Which the life-addled feared was merely a way to make a little more money.

Indeed, it’s not as if just making an announcement is going to please everyone.

Please enjoy this quote offered to me by Todd Paglia, Executive Director of pressure group

“Starbucks today agreed to solve its 4 billion disposable cups per year problem, putting it on the right side of history for forests and climate — we think,” he said.

Ah, why’s your cappuccino so dry, Todd?

“This is the third such commitment Starbucks has made, and if they follow through, it will change the impact of its cups and the worldwide cup market,” concluded a marginally optimistic Paglia.

The third commitment? 

Aren’t third marriages really successful?

7 Important Pros and Cons to Consider Before Hiring Freelancers

In today’s ever-changing marketplace, being lean and agile could mean the difference between becoming a booming business or being forced to close your doors. One of the fastest-growing trends enabling companies to become lean is hiring freelancers as opposed to full-time employees. According to CareerBuilder, employers who are seeking short-term, contract workers increased a whopping 47 percent from 2016 to 2017.

Yet, like everything in business and in life, there are pros and cons to hiring freelancers. By taking the time to do your homework, you could save yourself loads of time, money and headaches.

Here are seven pros and cons when it comes to hiring freelancers.


1. The Price

One of the greatest benefits to hiring freelancers is, of course, the price. Not only with salary, but also with other costs such as health insurance, company perks, desk space taken up in the office and more. 

2. Lower Financial Risk

Entrepreneurs only need to hire and pay freelancers when there’s work to be done. Almost all freelancing is done on an hourly or a project-by-project basis, so you’ll never have to worry about digging yourself in a hole financially in terms of payroll during “down times”. From a financial point of view, this makes hiring freelancers less of a risk for entrepreneurs than full-time employees.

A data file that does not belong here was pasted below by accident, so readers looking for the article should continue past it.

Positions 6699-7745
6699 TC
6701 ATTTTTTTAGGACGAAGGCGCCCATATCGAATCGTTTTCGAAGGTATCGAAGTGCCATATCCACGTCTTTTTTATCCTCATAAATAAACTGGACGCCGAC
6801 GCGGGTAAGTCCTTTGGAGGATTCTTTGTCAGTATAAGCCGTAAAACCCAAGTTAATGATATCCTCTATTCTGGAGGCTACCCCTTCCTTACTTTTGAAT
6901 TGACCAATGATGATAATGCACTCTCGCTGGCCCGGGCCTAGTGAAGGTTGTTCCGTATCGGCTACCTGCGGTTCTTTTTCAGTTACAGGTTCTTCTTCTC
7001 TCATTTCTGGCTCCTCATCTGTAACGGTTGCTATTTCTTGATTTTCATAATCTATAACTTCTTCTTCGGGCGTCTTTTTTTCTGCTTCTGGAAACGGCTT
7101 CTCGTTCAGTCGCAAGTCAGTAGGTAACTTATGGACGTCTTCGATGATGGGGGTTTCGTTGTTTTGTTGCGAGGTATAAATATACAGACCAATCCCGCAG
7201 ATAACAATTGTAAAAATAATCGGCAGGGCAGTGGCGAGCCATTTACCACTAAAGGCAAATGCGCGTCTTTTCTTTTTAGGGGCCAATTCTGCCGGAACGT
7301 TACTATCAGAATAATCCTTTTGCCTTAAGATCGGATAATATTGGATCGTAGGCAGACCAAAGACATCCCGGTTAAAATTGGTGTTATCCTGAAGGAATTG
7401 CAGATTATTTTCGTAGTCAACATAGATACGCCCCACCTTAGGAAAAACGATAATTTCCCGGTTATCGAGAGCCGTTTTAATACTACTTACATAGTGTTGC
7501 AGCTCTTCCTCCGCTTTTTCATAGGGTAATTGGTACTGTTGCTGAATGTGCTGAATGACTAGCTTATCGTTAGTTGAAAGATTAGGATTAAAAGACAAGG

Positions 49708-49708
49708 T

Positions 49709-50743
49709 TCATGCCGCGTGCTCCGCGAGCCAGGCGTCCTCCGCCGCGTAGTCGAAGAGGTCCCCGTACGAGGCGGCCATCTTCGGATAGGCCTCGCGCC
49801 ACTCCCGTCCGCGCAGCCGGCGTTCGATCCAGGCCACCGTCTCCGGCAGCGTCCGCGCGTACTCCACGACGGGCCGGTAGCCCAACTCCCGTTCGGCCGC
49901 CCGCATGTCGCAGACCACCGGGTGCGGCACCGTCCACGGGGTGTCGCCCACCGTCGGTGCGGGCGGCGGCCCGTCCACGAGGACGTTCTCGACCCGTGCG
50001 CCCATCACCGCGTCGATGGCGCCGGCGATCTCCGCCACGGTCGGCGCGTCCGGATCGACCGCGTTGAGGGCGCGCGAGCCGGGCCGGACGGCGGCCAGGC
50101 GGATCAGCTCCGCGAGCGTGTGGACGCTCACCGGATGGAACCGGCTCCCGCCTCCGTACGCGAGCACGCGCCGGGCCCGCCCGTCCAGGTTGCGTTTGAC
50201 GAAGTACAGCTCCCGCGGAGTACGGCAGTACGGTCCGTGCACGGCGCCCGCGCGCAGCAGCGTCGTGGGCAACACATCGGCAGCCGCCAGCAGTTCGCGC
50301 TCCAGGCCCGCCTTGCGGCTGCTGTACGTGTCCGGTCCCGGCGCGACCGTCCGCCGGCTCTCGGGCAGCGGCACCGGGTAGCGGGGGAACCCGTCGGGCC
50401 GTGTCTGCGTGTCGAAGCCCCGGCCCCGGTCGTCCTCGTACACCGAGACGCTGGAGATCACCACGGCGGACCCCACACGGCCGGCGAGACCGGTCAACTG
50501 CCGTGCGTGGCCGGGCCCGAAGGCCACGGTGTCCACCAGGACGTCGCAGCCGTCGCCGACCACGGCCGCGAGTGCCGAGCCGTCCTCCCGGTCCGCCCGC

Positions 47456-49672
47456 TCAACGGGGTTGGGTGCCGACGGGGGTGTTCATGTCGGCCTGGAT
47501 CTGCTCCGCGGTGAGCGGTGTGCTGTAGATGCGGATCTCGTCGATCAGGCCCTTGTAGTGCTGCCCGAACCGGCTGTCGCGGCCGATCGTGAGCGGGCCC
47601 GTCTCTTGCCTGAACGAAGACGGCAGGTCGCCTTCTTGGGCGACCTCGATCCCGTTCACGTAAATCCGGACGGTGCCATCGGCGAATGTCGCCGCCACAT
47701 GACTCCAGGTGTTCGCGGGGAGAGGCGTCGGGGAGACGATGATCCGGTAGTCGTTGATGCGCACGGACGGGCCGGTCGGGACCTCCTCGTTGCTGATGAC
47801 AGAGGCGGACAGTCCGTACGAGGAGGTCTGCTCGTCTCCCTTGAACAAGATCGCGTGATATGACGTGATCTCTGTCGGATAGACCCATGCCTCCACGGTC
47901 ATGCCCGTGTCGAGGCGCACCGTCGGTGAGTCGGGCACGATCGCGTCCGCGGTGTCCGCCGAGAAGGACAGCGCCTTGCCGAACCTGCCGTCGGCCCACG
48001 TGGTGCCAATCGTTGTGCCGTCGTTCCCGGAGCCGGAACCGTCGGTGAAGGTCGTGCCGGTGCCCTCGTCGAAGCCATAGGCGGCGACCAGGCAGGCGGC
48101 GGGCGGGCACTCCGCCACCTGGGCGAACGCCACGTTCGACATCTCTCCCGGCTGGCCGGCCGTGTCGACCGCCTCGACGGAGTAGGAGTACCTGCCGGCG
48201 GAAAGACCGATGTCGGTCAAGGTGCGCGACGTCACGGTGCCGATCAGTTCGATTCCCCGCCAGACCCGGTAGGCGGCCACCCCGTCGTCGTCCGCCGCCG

3. Freelancing Platforms Make Hiring Freelancers Easier Than Ever

With platforms like, Upwork and Thumbtack on the rise, hiring freelancers has gone from being a painstaking process to a relatively speedy one. By streamlining the process of posting job offers for freelancers, sifting through candidates, selecting the best fit and paying them for their work, these platforms can save an entrepreneur precious time they can funnel back into their business. 

Additionally, much like Yelp does for businesses, these platforms also allow you to see reviews and the job history for freelancers so you’re not taking complete a stab in the dark. Although, in my own experience with hiring freelancers, many of the reviews have been a bit more generous than their work reflected. Nonetheless, it helps to be able to differentiate a scrub from an all star.


Hiring a freelancer isn’t all butterflies and roses though. While it’s easy to see the positive benefits of hiring contract workers, there are many cons that exist.

1. Lack of Supervision

Given most freelancing is done remotely, there’s truly no way to know whether or not 2 of those 10 hours your freelancer billed were spent working hard or scrolling through Instagram and watching YouTube videos. This isn’t to say all, or even most, freelancers do this, but without supervision, immediate motivation often takes a backseat to leisure.

2. Unpredictable Quality of Work

Because one of the main advantages to hiring freelancers is the speed, an extensive, thorough interview process to vet freelancers doesn’t tend to take place for entrepreneurs. As a result, a freelancer’s resume and portfolio are sometimes breezed through by whoever is in charge of hiring and onboarding them relative to the immense amount of time dedicated to ensuring a potential full-time hire is a good fit or not.